“There’s a moment in my stand-up act these days where I asked the audience rhetorically what should happen to all of the people who enabled Trump when he was in office, and about half the time someone shouts out ‘kill them’ or ‘hang them.’ You know, besides the fact that wishing people dead is a terrible place for your mind to be, if you’re wishing them dead, you can be sure they’re wishing you dead,” he added.

Indeed, because for every action, there’s an equal and opposite reaction.

Do you want a real war, liberals? Really? You think you’re going to win the ‘I want you dead war?’ You’re not. You’re gonna lose. They have way more guns, and they know how to use them. And with all due respect, no one can do hate like a right-wing conservative,” he then said.

Some evidence, in fact, suggests that the opposite is true, and “no one can do hate like a” left-wing liberal:

Done with the jokes, Maher then got to the core of his argument.

“This past Saturday, I was in the great city of Pittsburgh, PA, and the man who drove me in from the airport was from Bosnia. He was there in Sarajevo in 1984 when they had the Olympics, and he left sometime after that city became a war-torn hellscape. And he said to me what I am seeing happening here now is exactly what I saw in Bosnia. Next-door neighbors who despise each other, he was telling me, that hate on this level, can only be sustained for so long before becoming actual war,” the comedian said.

“Last year a warehouse blew up in Beirut, Lebanon. Everyone agreed it was an accident. But last week there was a march calling for the removal of the judge investigating the incident, and it turned into a street fight with automatic rifles and rocket-propelled grenades. … Because when people despise each other, it doesn’t matter what the issues are. When someone hates you, they don’t hear what you’re saying, let alone want to work with you on an issue,” he added.

For some inexplicable reason, Maher chose at this point to start attacking Republicans with blatant smears and lies.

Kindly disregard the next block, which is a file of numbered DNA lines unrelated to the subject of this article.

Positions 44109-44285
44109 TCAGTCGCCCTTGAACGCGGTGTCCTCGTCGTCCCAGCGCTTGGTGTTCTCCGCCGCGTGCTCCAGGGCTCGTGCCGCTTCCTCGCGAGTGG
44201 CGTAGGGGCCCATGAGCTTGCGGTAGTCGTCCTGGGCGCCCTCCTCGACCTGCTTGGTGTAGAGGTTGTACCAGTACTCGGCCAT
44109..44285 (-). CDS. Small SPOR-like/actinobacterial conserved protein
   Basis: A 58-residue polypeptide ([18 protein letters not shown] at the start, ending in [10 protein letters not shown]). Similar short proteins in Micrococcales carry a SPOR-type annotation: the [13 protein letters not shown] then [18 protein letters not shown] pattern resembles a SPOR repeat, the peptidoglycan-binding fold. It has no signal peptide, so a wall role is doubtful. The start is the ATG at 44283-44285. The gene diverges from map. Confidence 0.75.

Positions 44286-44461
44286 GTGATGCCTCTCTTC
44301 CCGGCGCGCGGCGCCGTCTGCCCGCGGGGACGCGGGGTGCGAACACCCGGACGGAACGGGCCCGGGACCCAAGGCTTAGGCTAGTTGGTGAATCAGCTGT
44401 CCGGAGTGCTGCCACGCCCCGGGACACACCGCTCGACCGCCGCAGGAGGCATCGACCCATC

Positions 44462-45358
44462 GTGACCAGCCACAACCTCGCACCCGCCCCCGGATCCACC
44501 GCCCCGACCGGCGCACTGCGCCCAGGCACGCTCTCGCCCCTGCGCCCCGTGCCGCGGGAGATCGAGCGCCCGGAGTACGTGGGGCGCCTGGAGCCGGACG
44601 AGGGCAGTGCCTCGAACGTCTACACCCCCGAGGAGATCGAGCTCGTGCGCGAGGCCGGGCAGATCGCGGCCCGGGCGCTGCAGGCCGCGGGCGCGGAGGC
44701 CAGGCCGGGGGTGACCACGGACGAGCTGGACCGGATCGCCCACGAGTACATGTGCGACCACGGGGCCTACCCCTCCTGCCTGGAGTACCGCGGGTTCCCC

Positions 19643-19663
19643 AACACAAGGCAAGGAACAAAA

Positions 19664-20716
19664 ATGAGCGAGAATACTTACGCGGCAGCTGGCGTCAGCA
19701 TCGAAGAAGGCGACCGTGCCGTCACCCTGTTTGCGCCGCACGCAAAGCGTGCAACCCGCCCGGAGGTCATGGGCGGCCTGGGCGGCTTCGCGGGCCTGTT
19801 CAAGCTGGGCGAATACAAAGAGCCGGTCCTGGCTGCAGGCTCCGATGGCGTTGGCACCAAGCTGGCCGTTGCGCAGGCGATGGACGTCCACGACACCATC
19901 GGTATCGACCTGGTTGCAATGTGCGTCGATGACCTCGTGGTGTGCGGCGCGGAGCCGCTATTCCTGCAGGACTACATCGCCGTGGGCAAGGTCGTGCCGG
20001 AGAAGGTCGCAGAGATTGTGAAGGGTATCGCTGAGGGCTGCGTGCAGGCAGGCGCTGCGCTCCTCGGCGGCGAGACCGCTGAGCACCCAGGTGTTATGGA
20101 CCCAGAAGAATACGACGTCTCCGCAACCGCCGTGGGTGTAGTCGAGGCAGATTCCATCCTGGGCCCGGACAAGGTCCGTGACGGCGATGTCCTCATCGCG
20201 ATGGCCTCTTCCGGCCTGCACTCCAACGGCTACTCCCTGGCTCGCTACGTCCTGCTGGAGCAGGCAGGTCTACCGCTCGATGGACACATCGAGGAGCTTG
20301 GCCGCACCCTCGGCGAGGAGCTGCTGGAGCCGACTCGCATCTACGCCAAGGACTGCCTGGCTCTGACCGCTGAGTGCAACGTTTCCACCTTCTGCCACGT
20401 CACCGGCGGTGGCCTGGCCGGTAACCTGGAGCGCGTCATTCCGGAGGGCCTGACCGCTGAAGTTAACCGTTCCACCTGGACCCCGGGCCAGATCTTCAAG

“Today’s Republicans don’t have issues. They have issues, just not like the ones they used to have — balanced budgets. They care about that about as much as they care about the new season of RuPaul’s drag race. ‘Owning the libs’ is the only issue,” he claimed.

That was a lie.

“Obamacare wasn’t a horrible or radical policy. It was desperately needed by many of the people who fought it, but it came from the people they hated,” he continued, lying again.

For a man lecturing people about hate, he seemed awfully eager to inspire more hate by acting as if there isn’t a single legitimate argument against Obamacare — as if his version of the truth is the only version, and any criticism (exorbitant premiums, high deductibles, higher ER wait times, forcing people to pay for coverage they don’t need, increased taxes) is the figment of someone’s imagination.

“Democrats keep thinking they can win over voters who hate them with better policies. You’re dreaming. Democrats are always asking why do Republicans vote against their economic interests. Because they hate you,” Maher continued.

It’s not clear why he thinks higher taxes, higher prices, the elimination of freelance work, the gutting of due process, etc., are somehow good for Republican voters.

While Maher seemed to have a good initial point — that Americans need to stop hating one another — it appears he couldn’t help falling down the rabbit hole of hatred himself.


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Vivek Saxena